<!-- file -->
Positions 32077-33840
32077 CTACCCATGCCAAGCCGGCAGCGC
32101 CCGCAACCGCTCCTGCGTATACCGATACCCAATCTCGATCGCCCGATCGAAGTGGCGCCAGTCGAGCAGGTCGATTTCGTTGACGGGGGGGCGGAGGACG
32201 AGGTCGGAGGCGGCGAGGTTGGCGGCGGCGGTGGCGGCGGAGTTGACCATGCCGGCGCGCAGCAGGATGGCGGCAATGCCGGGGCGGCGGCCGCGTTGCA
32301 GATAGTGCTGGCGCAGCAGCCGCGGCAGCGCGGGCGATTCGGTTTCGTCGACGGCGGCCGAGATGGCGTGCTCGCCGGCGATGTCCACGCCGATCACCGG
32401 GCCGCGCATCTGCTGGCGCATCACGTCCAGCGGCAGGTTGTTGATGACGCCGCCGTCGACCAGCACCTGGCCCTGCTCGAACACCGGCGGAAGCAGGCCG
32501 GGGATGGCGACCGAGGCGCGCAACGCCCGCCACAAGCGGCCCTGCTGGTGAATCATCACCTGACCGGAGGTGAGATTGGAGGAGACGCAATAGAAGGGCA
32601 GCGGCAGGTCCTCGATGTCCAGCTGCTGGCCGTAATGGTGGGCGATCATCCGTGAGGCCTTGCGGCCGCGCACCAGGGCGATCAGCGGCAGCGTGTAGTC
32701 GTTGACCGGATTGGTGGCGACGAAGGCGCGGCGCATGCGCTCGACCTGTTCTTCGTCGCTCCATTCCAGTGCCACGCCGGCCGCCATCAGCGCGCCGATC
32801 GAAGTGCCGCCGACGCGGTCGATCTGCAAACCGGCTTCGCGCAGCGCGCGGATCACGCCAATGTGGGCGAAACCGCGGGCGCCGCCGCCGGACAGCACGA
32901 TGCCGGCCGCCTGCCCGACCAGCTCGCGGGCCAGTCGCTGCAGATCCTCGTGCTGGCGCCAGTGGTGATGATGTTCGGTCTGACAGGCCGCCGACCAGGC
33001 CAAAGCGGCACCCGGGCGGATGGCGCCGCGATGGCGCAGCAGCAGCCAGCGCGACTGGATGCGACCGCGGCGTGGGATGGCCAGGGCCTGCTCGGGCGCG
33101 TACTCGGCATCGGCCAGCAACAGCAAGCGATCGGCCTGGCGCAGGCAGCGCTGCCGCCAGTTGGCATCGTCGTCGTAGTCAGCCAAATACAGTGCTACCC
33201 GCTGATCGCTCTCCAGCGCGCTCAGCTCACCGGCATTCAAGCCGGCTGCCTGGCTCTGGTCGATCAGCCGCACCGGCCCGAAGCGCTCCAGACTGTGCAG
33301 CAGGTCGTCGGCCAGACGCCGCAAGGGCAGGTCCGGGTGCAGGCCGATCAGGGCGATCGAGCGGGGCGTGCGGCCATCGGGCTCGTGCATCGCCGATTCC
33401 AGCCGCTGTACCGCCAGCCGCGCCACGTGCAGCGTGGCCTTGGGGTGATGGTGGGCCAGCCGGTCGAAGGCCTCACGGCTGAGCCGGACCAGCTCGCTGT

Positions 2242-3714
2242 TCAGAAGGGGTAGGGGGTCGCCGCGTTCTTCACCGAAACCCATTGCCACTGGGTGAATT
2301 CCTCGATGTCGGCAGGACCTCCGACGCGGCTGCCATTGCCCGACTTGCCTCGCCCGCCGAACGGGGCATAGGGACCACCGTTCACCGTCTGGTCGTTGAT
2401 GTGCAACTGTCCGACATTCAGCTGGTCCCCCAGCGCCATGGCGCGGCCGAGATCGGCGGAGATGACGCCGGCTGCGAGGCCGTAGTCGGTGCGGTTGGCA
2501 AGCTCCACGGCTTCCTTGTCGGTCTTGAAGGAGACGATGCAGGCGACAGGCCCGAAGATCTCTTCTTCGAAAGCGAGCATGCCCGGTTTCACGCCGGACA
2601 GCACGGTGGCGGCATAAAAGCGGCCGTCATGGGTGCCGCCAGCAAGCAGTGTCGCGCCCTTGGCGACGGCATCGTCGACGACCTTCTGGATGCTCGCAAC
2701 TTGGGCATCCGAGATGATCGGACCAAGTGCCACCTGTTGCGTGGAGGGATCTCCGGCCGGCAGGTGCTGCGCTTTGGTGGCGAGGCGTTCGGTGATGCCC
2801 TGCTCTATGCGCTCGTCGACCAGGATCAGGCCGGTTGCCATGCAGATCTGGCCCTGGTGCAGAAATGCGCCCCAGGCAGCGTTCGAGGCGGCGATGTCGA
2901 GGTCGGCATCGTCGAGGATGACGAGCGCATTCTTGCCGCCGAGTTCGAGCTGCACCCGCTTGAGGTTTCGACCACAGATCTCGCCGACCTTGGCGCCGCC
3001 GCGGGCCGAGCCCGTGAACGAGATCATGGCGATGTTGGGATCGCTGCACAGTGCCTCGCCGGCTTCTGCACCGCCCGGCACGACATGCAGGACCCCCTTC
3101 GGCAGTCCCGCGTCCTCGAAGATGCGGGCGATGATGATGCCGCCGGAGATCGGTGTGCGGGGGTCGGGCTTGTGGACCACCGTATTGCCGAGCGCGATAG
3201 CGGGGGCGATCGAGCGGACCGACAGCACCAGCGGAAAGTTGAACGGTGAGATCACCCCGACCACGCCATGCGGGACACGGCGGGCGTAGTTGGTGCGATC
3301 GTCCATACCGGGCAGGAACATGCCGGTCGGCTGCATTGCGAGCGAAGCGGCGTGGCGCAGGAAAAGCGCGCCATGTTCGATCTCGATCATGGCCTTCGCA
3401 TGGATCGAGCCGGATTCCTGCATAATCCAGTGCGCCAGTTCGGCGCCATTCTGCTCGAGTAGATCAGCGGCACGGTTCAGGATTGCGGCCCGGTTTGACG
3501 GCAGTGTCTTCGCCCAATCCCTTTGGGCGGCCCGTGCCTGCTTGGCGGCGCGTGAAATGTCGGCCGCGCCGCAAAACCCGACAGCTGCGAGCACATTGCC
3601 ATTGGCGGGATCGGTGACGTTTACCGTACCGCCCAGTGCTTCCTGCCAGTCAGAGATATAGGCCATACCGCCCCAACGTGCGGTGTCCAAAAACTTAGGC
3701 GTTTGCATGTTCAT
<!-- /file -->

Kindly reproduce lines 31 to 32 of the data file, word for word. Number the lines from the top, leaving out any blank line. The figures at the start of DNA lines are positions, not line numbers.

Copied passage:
3501 GCAGTGTCTTCGCCCAATCCCTTTGGGCGGCCCGTGCCTGCTTGGCGGCGCGTGAAATGTCGGCCGCGCCGCAAAACCCGACAGCTGCGAGCACATTGCC
3601 ATTGGCGGGATCGGTGACGTTTACCGTACCGCCCAGTGCTTCCTGCCAGTCAGAGATATAGGCCATACCGCCCCAACGTGCGGTGTCCAAAAACTTAGGC